Tired of the kids in your life (young and old) playing “Call of Duty?” Let them know there is a new game in town and that the US Navy is calling out to them to play it. The Massive Multiplayer Online Wargame Leveraging the Internet, or MMOWGLI, imitates real life. The US Navy is looking to recruit players who will help find ways to improve its combat capability and energy security, particularly by “promoting energy efficiency and diversifying its energy supply (use of alternative energy) while working to reducing reliance on fossil fuels from overseas.”
Does it sound like science fiction? In fact a 2010 Defense Department Report identified climate change and energy security as “prominent military vulnerabilities,” noting that climate change in particular is an “accelerant of instability and conflict.” As such, the US Navy is charging ahead to try to reduce these vulnerabilities and is now asking for our help.
At a recent meeting organized by the Environmental Defense Fund, Defense Secretary Leon Panetta told the audience that “climate change has raised the need for humanitarian assistance and disaster relief, hitting national security in the process.” This comes at the same time that climate deniers in our government, led by Sen. James Inhofe (R) of Oklahoma are trying to cut alternative energy programs from the military’s budget.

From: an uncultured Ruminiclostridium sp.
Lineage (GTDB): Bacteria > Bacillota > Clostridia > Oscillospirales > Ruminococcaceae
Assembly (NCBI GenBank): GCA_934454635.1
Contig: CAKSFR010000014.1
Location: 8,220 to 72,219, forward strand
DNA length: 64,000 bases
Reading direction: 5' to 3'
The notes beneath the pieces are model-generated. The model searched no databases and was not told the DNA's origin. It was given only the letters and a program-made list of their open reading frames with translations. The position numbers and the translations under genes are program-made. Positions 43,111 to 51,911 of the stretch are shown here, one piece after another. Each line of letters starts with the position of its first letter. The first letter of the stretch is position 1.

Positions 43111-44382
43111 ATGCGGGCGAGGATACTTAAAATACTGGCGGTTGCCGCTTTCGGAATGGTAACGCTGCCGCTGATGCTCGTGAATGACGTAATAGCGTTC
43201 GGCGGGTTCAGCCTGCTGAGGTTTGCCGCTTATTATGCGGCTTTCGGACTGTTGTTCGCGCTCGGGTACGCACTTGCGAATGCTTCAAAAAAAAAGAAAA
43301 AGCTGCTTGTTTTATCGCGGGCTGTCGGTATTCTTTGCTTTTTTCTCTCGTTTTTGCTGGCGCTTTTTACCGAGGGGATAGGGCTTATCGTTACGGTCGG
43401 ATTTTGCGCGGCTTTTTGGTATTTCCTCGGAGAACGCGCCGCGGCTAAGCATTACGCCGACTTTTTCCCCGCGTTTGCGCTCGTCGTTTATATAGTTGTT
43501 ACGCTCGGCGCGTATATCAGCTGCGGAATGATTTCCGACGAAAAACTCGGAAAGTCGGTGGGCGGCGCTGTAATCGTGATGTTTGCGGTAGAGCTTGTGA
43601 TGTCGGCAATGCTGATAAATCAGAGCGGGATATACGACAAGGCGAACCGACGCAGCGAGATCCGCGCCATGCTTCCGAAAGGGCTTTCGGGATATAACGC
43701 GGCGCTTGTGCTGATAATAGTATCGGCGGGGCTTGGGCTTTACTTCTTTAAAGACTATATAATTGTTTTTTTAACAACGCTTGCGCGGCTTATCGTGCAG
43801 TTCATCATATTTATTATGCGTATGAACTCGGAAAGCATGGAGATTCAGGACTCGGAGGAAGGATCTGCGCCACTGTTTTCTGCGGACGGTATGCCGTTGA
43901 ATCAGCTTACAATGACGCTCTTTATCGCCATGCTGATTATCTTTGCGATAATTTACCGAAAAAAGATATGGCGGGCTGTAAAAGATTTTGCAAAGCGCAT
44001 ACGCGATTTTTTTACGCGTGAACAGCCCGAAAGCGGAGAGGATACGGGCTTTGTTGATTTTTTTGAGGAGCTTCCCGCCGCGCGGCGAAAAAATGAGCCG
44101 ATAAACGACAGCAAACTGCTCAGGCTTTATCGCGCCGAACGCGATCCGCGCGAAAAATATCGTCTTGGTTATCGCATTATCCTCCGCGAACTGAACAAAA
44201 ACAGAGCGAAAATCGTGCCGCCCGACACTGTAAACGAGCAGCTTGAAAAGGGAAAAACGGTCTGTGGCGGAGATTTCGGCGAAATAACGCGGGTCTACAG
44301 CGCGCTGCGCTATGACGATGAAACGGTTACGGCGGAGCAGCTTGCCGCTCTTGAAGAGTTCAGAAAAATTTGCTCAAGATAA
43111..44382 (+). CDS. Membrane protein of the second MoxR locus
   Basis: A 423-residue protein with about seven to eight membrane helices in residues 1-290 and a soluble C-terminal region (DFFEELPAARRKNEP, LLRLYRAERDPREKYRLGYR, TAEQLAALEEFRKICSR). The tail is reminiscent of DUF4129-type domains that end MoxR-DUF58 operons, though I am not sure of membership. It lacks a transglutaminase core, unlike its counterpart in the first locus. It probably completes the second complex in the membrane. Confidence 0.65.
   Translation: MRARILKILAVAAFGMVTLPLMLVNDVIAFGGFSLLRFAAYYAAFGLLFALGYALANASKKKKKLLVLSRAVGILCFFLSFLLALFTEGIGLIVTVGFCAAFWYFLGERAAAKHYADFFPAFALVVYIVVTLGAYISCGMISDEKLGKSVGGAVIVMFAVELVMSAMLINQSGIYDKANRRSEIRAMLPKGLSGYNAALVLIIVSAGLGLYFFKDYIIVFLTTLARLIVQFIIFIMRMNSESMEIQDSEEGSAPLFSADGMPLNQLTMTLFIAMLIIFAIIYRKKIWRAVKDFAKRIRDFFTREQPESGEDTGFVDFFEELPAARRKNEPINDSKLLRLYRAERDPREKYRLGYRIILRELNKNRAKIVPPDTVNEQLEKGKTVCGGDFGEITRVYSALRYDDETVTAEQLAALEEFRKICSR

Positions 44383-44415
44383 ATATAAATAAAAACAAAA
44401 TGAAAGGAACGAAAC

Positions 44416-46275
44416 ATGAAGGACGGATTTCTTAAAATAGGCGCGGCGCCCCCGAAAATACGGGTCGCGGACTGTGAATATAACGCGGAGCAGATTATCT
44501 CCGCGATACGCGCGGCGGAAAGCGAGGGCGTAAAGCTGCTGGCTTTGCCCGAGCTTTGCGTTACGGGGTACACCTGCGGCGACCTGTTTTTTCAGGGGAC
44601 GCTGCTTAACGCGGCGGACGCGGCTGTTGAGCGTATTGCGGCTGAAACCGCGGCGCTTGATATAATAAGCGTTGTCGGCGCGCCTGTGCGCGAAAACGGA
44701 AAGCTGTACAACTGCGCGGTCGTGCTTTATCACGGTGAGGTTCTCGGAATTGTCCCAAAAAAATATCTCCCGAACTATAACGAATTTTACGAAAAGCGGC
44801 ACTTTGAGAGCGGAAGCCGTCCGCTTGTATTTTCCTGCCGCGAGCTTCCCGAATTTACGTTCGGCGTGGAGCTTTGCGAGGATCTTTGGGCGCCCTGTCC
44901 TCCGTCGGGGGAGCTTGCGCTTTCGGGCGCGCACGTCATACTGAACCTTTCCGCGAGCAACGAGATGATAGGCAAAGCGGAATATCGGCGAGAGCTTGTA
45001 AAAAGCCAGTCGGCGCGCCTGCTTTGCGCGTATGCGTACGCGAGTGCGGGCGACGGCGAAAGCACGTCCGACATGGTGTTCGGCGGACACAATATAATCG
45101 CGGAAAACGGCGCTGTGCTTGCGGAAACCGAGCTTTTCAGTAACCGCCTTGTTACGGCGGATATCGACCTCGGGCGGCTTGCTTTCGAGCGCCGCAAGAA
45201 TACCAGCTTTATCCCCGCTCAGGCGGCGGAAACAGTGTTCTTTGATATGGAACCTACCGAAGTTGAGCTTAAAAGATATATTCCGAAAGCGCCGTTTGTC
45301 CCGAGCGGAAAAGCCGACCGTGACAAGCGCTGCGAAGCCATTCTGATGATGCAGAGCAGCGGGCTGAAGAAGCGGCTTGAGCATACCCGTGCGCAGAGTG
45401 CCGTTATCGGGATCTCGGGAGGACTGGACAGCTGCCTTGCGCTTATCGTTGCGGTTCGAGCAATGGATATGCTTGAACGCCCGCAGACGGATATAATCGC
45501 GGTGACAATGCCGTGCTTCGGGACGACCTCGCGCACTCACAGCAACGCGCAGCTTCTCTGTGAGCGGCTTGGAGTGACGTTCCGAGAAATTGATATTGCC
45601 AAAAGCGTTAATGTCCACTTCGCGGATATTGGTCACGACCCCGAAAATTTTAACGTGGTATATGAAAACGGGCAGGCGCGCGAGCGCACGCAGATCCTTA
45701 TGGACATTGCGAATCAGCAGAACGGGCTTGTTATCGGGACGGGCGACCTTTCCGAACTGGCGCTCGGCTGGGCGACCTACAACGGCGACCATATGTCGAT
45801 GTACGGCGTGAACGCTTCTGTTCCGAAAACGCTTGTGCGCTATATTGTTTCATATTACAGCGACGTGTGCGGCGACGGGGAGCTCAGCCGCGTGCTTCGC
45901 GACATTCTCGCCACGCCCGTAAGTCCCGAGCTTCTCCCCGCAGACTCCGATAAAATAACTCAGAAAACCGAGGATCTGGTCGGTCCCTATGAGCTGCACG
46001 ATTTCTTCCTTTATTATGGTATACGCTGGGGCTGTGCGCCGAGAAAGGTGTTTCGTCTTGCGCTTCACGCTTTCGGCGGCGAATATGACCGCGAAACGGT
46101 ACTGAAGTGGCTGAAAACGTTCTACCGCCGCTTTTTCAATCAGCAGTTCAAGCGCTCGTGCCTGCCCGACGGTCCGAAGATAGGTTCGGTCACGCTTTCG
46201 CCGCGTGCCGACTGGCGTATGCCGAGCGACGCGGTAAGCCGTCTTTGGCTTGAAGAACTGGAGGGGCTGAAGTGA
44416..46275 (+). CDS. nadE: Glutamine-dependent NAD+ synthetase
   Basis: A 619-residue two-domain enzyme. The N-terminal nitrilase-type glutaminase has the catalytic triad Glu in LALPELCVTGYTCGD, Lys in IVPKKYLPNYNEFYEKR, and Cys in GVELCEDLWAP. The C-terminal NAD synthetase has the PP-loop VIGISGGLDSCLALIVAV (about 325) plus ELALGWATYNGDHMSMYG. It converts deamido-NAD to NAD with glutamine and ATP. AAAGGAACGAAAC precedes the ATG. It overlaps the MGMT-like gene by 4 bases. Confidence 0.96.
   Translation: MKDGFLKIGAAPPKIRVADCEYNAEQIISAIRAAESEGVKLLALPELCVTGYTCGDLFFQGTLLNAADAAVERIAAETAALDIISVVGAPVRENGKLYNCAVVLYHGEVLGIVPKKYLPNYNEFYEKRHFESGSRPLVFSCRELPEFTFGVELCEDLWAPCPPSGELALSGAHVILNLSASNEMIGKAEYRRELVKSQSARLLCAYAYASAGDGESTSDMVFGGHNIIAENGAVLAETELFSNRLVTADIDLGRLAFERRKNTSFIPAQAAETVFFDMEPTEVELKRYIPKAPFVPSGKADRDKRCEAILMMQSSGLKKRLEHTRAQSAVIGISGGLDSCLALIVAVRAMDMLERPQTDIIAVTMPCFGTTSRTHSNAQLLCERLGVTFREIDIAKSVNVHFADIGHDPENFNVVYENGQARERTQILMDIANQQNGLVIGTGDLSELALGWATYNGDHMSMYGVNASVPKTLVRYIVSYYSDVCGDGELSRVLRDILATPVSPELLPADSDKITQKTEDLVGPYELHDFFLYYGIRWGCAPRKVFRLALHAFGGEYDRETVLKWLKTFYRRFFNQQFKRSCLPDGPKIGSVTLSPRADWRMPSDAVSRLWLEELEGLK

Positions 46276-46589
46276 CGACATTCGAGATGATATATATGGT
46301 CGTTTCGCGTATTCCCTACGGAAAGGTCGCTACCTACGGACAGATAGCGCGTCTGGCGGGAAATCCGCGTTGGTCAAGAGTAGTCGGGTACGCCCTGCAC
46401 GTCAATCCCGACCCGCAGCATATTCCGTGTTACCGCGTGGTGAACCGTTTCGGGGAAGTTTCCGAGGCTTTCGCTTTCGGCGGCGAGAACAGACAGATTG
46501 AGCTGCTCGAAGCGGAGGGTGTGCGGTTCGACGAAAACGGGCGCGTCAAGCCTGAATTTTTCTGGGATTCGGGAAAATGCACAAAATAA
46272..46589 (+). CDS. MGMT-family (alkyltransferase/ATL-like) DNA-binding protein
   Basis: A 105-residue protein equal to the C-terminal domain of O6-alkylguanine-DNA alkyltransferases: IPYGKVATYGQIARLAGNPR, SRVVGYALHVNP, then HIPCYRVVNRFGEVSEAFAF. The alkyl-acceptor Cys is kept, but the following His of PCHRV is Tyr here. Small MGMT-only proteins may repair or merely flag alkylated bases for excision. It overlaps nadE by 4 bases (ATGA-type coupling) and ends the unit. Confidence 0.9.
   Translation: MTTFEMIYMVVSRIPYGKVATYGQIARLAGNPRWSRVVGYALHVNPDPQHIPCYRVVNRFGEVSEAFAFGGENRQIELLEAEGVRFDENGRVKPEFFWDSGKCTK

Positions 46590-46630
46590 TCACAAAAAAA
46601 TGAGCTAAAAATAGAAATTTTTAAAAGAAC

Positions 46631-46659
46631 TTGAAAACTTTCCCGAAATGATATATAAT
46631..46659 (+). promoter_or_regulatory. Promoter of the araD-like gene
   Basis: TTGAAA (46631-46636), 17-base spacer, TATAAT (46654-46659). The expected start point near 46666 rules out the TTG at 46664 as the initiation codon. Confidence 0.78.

Grab the kids in your life and watch this short video developed by the US Navy. Find out where we could be 10 years from now if we don’t continue the aggressive and forward thinking ideas that the military is currently working on to reduce its dependence on fossil fuels.
Now suggest that your kids do the patriotic thing and join forces and play the game to try to help crowd source ideas and ways to lessen our dependence on fossil fuels. (Be advised: this game is for those older kids in your life, the ones in or out of college, or on their way there shortly.) Also, this version of the game may only be live for a few days so tell them to check out MMOWGLI today.
The Christian Science Monitor has assembled a diverse group of the best family and parenting bloggers out there. Our contributing and guest bloggers are not employed or directed by the Monitor, and the views expressed are the bloggers' own, as is responsibility for the content of their blogs. Harriet Shugarman blogs at ClimateMama.